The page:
NPA: Downer's Zuma prosecution claims not new
Billy Downer has filed an affidavit saying the decision to withdraw charges against Jacob Zuma was wrong.
JOHANNESBURG - The National Prosecuting Authority (NPA) says legal papers filed by the former lead prosecutor in the case against Jacob Zuma don't contradict its view that the decision to withdraw charges against the president was correct.
On Monday night, it emerged that advocate Billy Downer had filed a confirmatory affidavit in which he says he believed that the decision to withdraw charges against Zuma in 2009 was wrong, and that the prosecution should have continued.
The papers form part of the DA's application to have that decision overturned.
The NPA's Luvuyo Mfaka says Downer has only confirmed in writing what he said in 2009.
"When the decision not to pursue the prosecution was made, it was made clear that the prosecution team was of the opinion that we can proceed."
But the DA's James Selfe says these papers do help their case.
"It's obviously much more power coming in the form of sworn statement than relying on the media statement, and the fact that he still believes it to this day, merely substantiates the case."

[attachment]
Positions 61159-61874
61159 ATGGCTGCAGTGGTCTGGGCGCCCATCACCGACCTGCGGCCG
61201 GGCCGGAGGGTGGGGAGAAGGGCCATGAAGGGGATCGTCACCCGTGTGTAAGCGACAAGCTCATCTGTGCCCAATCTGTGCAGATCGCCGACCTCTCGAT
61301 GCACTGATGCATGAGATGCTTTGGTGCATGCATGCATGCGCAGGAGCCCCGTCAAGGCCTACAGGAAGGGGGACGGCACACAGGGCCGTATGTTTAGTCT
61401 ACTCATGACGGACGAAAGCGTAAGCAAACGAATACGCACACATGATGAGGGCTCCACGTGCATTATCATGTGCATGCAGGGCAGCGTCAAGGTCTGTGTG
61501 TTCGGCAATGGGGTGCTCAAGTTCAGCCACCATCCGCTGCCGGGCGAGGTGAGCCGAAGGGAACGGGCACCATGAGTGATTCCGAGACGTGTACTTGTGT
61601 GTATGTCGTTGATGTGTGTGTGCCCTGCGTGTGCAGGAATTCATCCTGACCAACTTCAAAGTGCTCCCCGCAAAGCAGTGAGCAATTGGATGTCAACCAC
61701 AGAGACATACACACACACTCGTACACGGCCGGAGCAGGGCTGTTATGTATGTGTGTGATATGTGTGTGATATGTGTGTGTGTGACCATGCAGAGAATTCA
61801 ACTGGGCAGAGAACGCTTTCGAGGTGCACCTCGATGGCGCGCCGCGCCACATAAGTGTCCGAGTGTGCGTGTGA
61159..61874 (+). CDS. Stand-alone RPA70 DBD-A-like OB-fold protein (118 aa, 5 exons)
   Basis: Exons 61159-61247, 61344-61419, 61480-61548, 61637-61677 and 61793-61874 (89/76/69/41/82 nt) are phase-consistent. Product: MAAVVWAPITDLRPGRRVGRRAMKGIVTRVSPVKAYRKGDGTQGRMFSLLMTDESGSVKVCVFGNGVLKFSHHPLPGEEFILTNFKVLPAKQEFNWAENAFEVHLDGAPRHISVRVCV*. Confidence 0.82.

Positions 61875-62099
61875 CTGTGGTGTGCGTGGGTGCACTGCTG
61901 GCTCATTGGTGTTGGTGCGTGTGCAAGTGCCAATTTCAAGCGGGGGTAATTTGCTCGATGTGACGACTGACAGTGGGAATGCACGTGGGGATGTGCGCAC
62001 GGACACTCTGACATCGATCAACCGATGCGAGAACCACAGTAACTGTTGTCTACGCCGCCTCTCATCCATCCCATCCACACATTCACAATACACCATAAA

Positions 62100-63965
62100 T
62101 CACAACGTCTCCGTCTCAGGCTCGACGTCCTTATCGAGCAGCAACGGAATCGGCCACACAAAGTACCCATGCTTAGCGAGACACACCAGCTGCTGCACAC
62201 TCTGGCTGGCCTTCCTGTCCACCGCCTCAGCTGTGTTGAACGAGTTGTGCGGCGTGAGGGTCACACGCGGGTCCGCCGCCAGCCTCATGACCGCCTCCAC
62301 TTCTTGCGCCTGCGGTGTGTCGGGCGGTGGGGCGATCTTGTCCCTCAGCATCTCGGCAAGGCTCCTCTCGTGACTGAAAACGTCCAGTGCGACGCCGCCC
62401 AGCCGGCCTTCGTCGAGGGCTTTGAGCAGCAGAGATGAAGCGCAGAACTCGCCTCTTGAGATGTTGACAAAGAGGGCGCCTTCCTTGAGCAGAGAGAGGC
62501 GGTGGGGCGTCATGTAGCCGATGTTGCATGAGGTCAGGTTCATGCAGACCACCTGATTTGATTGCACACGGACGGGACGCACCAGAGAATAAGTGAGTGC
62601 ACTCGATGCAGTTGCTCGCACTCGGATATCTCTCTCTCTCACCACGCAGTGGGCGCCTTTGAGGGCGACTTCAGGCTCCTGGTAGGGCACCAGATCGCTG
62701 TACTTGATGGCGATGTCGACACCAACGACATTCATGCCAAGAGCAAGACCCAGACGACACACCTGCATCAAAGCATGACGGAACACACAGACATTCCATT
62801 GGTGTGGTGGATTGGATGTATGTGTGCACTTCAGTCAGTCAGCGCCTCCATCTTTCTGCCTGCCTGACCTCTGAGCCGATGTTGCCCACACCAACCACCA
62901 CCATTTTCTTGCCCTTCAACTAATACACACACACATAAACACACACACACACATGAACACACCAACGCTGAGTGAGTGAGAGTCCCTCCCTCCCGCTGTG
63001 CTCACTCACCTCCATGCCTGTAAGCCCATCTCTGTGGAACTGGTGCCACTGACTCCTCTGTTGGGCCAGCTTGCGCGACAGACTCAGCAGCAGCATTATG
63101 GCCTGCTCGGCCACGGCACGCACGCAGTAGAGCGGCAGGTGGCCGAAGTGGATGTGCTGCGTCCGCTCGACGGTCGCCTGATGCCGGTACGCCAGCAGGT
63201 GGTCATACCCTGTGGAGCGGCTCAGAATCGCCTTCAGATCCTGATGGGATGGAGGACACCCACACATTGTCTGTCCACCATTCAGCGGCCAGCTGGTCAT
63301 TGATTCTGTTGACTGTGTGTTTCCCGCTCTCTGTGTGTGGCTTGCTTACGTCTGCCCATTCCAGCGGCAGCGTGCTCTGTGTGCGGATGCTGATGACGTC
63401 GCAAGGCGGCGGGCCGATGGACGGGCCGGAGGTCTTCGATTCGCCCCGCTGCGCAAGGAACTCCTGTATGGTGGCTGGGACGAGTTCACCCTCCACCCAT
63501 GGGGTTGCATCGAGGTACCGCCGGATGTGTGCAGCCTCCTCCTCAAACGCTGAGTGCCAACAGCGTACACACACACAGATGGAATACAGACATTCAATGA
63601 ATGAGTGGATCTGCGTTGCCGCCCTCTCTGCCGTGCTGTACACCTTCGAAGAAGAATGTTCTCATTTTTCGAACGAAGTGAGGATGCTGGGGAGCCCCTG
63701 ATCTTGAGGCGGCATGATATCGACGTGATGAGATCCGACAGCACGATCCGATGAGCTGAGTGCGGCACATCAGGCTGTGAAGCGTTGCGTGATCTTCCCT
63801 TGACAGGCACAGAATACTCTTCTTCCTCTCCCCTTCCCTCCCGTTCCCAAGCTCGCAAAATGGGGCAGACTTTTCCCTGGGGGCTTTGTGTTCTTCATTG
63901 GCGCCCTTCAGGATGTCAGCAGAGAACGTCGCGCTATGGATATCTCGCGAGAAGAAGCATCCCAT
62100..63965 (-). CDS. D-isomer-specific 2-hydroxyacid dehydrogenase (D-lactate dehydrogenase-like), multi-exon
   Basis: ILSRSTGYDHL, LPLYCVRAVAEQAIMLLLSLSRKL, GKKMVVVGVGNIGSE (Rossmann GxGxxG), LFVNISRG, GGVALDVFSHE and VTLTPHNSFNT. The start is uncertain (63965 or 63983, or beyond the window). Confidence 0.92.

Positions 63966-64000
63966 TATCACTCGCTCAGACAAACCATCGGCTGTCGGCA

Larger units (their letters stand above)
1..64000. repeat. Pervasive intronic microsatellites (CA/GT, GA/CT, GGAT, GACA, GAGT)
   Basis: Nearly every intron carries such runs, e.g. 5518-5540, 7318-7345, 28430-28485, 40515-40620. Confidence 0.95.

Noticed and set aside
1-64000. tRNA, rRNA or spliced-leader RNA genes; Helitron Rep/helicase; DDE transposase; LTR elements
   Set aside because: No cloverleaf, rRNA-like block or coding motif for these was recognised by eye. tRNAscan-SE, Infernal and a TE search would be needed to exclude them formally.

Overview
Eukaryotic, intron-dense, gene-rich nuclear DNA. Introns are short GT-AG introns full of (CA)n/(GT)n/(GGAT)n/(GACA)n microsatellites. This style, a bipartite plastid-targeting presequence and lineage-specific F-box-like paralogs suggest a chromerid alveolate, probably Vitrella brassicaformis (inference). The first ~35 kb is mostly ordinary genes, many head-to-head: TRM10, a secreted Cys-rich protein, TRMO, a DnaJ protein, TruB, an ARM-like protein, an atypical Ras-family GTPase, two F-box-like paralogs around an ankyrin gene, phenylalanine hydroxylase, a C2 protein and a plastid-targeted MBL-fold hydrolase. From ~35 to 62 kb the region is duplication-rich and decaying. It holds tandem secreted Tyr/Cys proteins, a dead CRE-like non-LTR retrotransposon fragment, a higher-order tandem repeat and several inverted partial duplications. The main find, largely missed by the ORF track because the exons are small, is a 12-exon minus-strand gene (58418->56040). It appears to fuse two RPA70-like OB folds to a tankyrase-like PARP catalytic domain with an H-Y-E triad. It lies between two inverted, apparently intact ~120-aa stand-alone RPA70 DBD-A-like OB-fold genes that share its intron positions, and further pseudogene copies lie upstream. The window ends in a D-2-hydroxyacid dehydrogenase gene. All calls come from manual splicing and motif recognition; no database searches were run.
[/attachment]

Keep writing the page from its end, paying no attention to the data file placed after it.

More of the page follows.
The NPA's deputy head advocate Willie Hofmeyer had said in other documents that the NPA's decision to withdraw the charges was correct, because of the conversations captured on the Zuma spy tapes.
Selfe says this latest document shows that Downer believes the charges against Zuma should not have been withdrawn by the NPA.
"It has precisely been our contention all along that a judge rather than a prosecuting authority needs to take that decision."
But Mfaku says there's no contradiction between Downer's claims.
"The confirmation affidavit filed confirms what is already contained in the opposing affidavit that was filed by Mr Hofmeyer, there is no contradiction whatsoever."
In February, the NPA said it had missed deadlines to file legal papers opposing the DA's bid to reinstate corruption charges against Zuma because it had been difficult to meet advocate Mokotedi Mpshe, who made the final decision.
Mpshe was the acting head of the NPA when he announced the decision to withdraw the charges just before the 2009 general elections.